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Facial expressions
The way care providers use facial expression's is important. As our face can send
very complex messages that can be easily read.
Facial expressions all link with body language as eye contact is an indicator to our
own emotional state and other's.
Facial expression's can often be controlled. This is an extremely important skill in a
care setting, if a patient has become hostile, it is important that the care provider
has a calm facial expression, and appears to be dominant and in control of the
situation, this is achieved through constant eye contact, but a soft open facial
expression, even though inside they may be feeling frightened and annoyed at
their behaviour.…read more

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Eye contact
Eye contact and facial expressions work well together in portraying a person's emotions
`the eye's are the window to the soul'
Eye to eye contact is used a lot by service provider's when trying to understand a patient
The way eye contact is perceived varies in cultures, for example in European culture, we value
eye to eye contact, and It is often interpreted as being rude or bored if you do not look at the
person. This is why it is important for it to be used in the care setting.
Sad / upset Happy / excited
Mouth tightly closed Raised eye brows
Looking down at the Wide eyes
Tense expression smile
Tear's?…read more

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Body language
Body language is important in a care setting as it can identify service user's
feelings when they feel unable to say what is wrong.
It is also important in dealing with clients as showing negative body language
will lead them to be less trusting and compliant.
For example, having a laid back posture in a formal situation with a client
may lead them to feel the care provider is unprofessional and they will be
less trusting with confidential information as they seem uninterested, this
is important to avoid when talking to parents in a nursery setting.
A stressed or anxious service user would be likely to have a closed position:
Have head angled to the floor, arms crossed, leaning away, lack of eye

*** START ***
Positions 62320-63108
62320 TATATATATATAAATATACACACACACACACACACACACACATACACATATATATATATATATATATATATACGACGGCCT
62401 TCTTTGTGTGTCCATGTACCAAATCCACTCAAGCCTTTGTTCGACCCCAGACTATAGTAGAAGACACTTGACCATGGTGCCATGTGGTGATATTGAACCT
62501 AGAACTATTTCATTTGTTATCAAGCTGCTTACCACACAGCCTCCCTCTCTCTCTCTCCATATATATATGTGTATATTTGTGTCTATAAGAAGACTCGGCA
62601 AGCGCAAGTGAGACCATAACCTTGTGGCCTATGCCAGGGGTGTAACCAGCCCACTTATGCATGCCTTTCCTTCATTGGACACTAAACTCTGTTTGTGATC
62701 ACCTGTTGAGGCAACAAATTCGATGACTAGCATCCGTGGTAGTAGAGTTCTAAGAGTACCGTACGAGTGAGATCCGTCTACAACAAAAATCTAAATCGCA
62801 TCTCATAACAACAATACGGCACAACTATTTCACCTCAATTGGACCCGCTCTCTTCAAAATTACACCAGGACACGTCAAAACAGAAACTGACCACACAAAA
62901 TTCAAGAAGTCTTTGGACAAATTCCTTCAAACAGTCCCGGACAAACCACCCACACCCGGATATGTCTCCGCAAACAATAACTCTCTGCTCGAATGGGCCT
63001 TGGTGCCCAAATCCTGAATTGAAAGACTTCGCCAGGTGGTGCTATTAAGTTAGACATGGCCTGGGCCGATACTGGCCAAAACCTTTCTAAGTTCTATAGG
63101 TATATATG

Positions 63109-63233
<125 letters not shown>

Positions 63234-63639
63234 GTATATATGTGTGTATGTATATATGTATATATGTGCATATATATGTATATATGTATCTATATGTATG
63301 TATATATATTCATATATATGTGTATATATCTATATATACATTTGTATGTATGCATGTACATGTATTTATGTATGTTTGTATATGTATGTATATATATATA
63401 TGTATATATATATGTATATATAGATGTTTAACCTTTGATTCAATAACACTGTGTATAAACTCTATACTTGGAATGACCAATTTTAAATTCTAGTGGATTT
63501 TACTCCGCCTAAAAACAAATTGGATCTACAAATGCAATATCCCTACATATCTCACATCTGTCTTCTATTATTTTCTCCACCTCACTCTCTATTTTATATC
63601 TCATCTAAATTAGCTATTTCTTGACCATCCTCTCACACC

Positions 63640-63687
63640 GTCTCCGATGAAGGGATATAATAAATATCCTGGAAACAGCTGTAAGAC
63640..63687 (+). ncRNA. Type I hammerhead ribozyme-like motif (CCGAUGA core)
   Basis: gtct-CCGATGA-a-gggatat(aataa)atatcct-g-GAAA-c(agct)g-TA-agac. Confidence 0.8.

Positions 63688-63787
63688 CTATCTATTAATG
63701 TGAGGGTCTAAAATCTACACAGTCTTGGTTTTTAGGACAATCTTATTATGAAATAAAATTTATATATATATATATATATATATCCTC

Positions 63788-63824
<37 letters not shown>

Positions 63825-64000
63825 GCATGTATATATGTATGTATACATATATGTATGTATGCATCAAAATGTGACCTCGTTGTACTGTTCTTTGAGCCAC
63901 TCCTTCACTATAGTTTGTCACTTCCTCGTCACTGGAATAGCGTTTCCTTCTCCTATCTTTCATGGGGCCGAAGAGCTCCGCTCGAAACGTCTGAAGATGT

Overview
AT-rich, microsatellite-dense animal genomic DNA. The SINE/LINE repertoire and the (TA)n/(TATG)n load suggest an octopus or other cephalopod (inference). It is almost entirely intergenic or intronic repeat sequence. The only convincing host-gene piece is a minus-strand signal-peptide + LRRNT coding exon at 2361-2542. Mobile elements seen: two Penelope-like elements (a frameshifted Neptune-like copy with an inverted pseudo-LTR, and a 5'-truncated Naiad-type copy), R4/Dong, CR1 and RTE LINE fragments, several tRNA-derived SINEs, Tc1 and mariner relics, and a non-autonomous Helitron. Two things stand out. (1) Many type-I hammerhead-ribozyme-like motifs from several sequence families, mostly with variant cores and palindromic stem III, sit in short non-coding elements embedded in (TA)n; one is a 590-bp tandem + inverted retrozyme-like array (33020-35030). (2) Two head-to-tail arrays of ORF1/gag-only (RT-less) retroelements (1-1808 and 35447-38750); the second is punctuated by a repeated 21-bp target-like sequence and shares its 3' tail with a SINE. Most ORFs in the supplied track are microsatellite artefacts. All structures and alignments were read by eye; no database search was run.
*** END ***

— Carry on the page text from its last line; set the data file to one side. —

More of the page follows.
contact, twitchy movements
It is important that if a client is showing this kind of body language that
the cause is identified/addressed and not ignored…read more

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Picking up on body language
Clients (specifically young children) can pick up on different
forms of body language. If a nursery staff member is sitting
crossed armed, closed body language is shown. Here the child
may be wary of the nursery nurse, and keep their distance, and
not feel comfortable approaching, even In the event of a
problem. The child may also not feel comfortable talking to
them if they are worried about something. This goes against a
nursery's ethos to allow children to feel comfortable away from
home, and to prepare them for school. Not feeling comfortable
in the setting goes against this.…read more

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Examples of gestures?
Arm gestures are sometimes used to emphasise speech, but they are most used to indicate how relaxed
and involved a speaker is.
Frequent gestures can be distracting or they may seem strange to the person receiving the gestures.
Upright posture is the most used and effective for a face-to-face communication.
When someone is anxious and an inexperienced speaker they often produce a lot of unnecessary
For example face touching and head scratching. In certain situations an upright position is not the
appropriate posture.
For example, when communicating with a child or a seated person, it is best to squat down.
· This means that your are at the same level as the service user this prevents someone feeling
dominated.…read more

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